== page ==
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Just asking, does anybody have or had or know of others who have had driveline problems after installing a 2 inch lift on Foresters with a rear sub assembly. There are stories about Low speed CVT vibrations. Last thing you need, I would have thought.
 

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I would highly advise against bringing your Forester to do Imogene Pass -- with either at stock height or a lift.
 

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2019 Sport with 2" ReadyLift and ATK02 tires. Alignment took effort to get just right, matching the specs sent by ReadyLift. If there is a change to gas mileage, I don't see it. Others may claim there is, but the change in the odometer calibration is probably the most of it. The ATK02s change the number 4.6% lower, which increases the warranty period.

While I am very familiar with Moab, Rubicon, etc..., I have no expertise on Colorado trails.





Hey!, Is necessary to relocate the brake line when you installed the readylift Lift kit?
 

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As for TPMS, I don't know why a change in tires would matter. I have changed tires on a lot of vehicles with 2 and 4 wheels with TPMS and the function has never been affected.

As for EyeSight, the lift hasn't affected function in any way noticeable. This is with 5,000 miles of experience.
Sorry if you mentioned this already but are you running wheel spacers with that lift on the stock rims? If so what type and size the stance looks good.
 

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Use your other vehicle and leave the Forester stock, you will always lose mileage with a lift if you take it on the highway.
 

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are you running wheel spacers with that lift on the stock rims?
No, OE wheels without anything else.

I've switched to Falken Wildpeak A/T Trail: 235/55/18 looking for better wet asphalt braking grip and lower rolling resistance.

So, with the lift there is a little more room for full turn. No more touching the aluminum Subaru skidplate support during u-turns.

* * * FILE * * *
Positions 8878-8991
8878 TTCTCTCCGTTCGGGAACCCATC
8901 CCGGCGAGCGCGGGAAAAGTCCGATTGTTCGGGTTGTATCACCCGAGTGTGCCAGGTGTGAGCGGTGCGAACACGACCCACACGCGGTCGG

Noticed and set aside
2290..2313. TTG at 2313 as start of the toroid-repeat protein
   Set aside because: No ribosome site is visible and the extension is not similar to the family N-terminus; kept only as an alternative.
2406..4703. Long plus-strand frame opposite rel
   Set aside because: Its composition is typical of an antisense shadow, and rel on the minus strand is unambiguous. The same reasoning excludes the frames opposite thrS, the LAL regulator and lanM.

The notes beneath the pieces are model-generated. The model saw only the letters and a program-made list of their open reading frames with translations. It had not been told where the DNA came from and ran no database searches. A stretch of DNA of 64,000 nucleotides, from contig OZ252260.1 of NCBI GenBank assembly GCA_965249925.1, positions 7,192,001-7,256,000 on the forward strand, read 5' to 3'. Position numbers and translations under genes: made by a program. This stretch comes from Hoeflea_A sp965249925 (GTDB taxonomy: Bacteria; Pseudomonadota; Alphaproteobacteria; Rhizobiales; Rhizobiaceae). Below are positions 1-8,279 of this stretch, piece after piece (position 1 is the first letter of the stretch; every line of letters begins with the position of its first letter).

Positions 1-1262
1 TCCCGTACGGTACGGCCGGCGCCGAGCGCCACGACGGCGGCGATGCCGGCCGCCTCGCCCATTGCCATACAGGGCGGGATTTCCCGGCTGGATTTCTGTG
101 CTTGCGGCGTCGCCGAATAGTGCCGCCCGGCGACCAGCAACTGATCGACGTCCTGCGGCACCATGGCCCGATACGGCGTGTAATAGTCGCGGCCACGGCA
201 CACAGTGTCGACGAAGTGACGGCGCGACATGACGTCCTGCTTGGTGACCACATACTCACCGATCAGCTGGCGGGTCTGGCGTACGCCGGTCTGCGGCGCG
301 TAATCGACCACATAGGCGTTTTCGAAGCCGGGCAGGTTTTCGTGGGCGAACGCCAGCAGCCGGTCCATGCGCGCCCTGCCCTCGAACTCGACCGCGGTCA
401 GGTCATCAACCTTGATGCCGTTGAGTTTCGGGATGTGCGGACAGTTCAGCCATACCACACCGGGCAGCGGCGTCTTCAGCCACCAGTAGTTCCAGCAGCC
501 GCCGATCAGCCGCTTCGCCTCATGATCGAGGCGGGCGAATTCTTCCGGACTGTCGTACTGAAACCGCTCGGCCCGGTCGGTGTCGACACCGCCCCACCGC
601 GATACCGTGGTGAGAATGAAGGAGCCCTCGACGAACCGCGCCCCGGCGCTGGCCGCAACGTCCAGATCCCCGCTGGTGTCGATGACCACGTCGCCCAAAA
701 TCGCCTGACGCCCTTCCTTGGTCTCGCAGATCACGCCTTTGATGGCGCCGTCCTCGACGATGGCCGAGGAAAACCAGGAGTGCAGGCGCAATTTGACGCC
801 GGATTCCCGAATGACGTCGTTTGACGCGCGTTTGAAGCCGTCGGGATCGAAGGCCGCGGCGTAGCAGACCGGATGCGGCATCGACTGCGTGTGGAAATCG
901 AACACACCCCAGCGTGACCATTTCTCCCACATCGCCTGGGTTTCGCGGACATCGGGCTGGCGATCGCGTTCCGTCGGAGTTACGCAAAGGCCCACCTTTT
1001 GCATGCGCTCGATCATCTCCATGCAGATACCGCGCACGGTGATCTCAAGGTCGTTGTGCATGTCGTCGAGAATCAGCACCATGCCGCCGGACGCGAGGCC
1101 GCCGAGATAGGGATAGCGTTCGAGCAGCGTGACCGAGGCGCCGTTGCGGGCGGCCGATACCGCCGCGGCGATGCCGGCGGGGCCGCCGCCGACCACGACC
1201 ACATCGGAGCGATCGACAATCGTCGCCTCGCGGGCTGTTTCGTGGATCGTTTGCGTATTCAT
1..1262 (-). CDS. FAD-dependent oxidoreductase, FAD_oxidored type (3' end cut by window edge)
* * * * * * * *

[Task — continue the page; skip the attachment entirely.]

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Use your other vehicle and leave the Forester stock, you will always lose mileage with a lift if you take it on the highway.
While some prefer a variety of vehicles to choose from, most Forester owners desire a single auto to be a daily driver with the capability to explore.

I'll bet the little bit of extra gasoline I purchase is but a fraction of the cost of owning, maintaining and insuring an extra vehicle.

My now 45,000 miles of experience with a lifted 2019 Forester with wider tires is that there is no gas mileage difference in town, and not much difference at real world highway speeds. There is zero affect on alignment. Zero affect on daily driving. But, there is a BIG difference in ground clearance when it matters when exploring off-road on the relatively easy BLM roads I traverse. Even more so, the approach, departure and break-over angles are greatly improved. The lifted and tough off-road tired Forester has proven to be a GREAT and practical daily driver with reasonable exploration capabilities.
 

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While some prefer a variety of vehicles to choose from, most Forester owners desire a single auto to be a daily driver with the capability to explore.

I'll bet the little bit of extra gasoline I purchase is but a fraction of the cost of owning, maintaining and insuring an extra vehicle.

My now 45,000 miles of experience with a lifted 2019 Forester with wider tires is that there is no gas mileage difference in town, and not much difference at real world highway speeds. There is zero affect on alignment. Zero affect on daily driving. But, there is a BIG difference in ground clearance when it matters when exploring off-road on the relatively easy BLM roads I traverse. Even more so, the approach, departure and break-over angles are greatly improved. The lifted and tough off-road tired Forester has proven to be a GREAT and practical daily driver with reasonable exploration capabilities.
Understood, but did you look at his Explorer?